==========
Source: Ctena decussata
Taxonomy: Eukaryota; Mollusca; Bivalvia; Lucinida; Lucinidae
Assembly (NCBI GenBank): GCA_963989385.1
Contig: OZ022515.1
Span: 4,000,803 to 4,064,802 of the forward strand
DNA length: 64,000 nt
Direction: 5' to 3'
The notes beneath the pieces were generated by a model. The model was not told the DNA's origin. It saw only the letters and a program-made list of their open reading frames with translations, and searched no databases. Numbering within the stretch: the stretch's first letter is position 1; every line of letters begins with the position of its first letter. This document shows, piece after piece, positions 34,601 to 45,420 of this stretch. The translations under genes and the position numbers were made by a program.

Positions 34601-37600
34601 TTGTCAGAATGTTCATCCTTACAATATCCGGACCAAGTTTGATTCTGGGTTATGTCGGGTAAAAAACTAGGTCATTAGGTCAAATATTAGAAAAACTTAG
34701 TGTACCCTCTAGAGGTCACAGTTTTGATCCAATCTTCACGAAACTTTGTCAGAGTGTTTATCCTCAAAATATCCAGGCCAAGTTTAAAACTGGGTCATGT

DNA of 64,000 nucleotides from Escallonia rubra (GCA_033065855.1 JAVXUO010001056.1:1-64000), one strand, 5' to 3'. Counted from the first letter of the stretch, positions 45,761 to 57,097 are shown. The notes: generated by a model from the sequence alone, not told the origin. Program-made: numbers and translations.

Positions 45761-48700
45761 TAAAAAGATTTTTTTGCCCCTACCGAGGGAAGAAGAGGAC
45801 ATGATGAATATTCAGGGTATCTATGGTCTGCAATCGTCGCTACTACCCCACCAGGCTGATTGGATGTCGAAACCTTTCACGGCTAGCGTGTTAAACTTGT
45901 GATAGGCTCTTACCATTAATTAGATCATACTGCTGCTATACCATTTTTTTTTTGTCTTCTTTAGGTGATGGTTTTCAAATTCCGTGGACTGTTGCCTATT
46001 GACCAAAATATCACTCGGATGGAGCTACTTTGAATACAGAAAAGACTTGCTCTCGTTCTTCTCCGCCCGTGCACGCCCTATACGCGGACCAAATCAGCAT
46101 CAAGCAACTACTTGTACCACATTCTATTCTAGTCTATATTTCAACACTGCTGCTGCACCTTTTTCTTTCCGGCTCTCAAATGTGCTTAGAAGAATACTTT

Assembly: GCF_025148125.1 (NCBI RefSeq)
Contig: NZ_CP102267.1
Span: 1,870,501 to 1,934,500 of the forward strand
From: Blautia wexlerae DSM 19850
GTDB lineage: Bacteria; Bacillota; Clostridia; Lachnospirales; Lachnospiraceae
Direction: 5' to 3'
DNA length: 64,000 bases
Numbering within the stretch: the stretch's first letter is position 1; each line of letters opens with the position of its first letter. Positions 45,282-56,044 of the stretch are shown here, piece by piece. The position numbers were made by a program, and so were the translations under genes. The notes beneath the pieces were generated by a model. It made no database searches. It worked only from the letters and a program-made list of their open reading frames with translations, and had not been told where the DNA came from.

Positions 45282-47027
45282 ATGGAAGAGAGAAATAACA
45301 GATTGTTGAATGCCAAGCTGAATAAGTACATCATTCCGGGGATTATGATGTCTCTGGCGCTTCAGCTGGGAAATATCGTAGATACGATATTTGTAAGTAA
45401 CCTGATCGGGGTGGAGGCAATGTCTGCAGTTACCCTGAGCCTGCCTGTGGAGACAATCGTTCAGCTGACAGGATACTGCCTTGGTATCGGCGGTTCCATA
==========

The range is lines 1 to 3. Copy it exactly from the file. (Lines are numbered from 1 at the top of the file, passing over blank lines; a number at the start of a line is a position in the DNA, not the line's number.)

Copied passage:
Source: Ctena decussata
Taxonomy: Eukaryota; Mollusca; Bivalvia; Lucinida; Lucinidae
Assembly (NCBI GenBank): GCA_963989385.1